If you’ve ever taken a shower only to find that the water is lukewarm instead of pleasantly hot, you know the disappointment that comes with a poorly set water heater.
Whether your hot water heater is gas or electric, here’s a comprehensive guide on how to turn up your water heater.
Why Adjust the Temperature on Your Water Heater?
Many households have their water heater set at 120 degrees Fahrenheit by default, a temperature recommended by the U.S. Department of Energy for a balance of comfort and energy efficiency.
Some homeowners may find that this temperature does not adequately heat water for their needs and choose to increase the setting.
Adjusting the temperature to 140 degrees Fahrenheit can provide hotter water, but it should be done cautiously. Higher water heater temperatures can increase the risk of scalding, especially for children and the elderly. Also, keep in mind that higher settings will cause your heater to work harder, potentially increasing your utility bills.
Adjusting the Temperature on a Gas Water Heater
- Locate the control knob or dial on your gas water heater. This is typically found near the bottom of the tank.
- Turn the dial to adjust the temperature. If you’re increasing the heat, the water heater is set to a higher number or towards the “High” marking.
- When the adjustment is made, it is possible the pilot light needs relighting. It depends on the instructions to your model.
- After setting the temperature, wait for a few hours before testing the water temperature. This allows the heater to heat water to the new temperature setting.
Adjusting the Temperature on Electric Water Heaters
- Safety first! Turn off the power to the water heater from your home’s main circuit breaker before starting.
- Once you have ensured that the power is off, locate and remove the access panel on the side of your water heater. Electric water heaters typically have an upper and a lower access panel.
- Dig out the insulation on top of the thermostat. Use a screwdriver to adjust the temperature.
- After adjusting, replace the insulation and access panel before turning the power back on at the circuit breaker.
- As with a gas water heater, wait a few hours for the heater to heat water to the new setting before testing the water temperature at the tap.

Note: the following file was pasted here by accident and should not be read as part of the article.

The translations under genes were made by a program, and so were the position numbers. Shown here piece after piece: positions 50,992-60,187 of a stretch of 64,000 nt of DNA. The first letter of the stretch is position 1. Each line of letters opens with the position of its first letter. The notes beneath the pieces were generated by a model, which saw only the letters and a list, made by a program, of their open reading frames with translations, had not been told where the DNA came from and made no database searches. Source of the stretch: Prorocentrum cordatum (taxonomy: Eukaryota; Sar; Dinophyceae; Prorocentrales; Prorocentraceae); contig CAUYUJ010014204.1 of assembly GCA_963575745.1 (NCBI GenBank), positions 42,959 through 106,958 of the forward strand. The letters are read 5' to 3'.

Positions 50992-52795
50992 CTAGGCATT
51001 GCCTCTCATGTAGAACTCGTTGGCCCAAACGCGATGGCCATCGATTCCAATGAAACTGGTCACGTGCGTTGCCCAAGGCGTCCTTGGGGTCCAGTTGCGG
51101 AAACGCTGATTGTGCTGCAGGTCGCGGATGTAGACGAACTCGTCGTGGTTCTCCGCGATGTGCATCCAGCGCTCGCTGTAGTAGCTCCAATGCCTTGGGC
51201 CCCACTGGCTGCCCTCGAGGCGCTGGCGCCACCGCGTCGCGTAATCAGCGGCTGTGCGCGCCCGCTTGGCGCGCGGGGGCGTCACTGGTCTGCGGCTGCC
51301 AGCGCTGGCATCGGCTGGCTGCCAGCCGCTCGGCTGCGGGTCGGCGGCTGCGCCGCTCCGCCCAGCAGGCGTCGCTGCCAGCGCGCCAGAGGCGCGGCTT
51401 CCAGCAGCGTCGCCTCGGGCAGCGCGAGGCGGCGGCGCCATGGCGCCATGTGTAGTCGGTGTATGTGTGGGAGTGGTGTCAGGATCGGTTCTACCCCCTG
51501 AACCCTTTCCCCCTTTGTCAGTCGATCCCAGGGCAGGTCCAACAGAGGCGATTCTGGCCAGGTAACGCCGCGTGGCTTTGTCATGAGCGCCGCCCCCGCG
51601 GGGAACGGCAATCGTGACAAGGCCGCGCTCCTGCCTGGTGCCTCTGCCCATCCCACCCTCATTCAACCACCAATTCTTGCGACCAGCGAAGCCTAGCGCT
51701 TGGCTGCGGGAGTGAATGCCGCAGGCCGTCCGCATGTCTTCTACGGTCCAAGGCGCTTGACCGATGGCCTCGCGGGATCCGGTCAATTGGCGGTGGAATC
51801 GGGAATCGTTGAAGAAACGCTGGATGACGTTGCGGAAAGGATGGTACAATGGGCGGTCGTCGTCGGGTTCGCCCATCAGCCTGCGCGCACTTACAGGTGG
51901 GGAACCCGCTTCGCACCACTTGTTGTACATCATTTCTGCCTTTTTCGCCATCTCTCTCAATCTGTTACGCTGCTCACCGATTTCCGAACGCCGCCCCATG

Testing the Water Temperature
To test the water temperature, let the hot tap water run for a few minutes, then fill a mug and insert a cooking thermometer. This will ensure that your water heater is properly heating the water to the desired temperature.
Does Lowering the Water Heater Temperature Cost Less?
It’s a common question whether a lower temperature setting on your water heater can indeed reduce energy costs. The answer is, generally, yes. A lower setting means the unit uses less energy to heat the water, hence lower utility bills. However, the savings may not be significantly high unless you’re drastically reducing the temperature.
However, bear in mind that setting the temperature too low could lead to other problems. Water that is not hot enough may not effectively clean your dishes or clothes, and in worst-case scenarios, could lead to the growth of bacteria in your hot water, such as Legionella, which thrives at temperatures between 90 and 115 degrees Fahrenheit.
Therefore, finding the right balance is key. A setting of 120 degrees Fahrenheit is typically a good balance between energy efficiency, safety, and utility cost while still providing sufficiently hot water for household needs.
Knowing how to turn up your water heater is a simple task that can greatly enhance the comfort of your home. Whether you have a gas or electric model, the process is straightforward. Always remember to prioritize safety by turning off the power or relighting the pilot light as needed, and to test the water temperature after making adjustments. By carefully setting the temperature on your water heater, you can enjoy hot tap water while keeping your home energy-efficient and safe.
DISCLAIMER: The information provided is for general DIY guidance on water heater maintenance and does not replace professional advice or service. Risks include electric shocks, burns, and property damage. Prioritize safety, follow manufacturer’s guidelines, and consult with professionals if unsure. Comply with local laws and obtain necessary permits. Use this information at your own risk; the provider assumes no liability for any injuries or damages. If in doubt, hire a professional.
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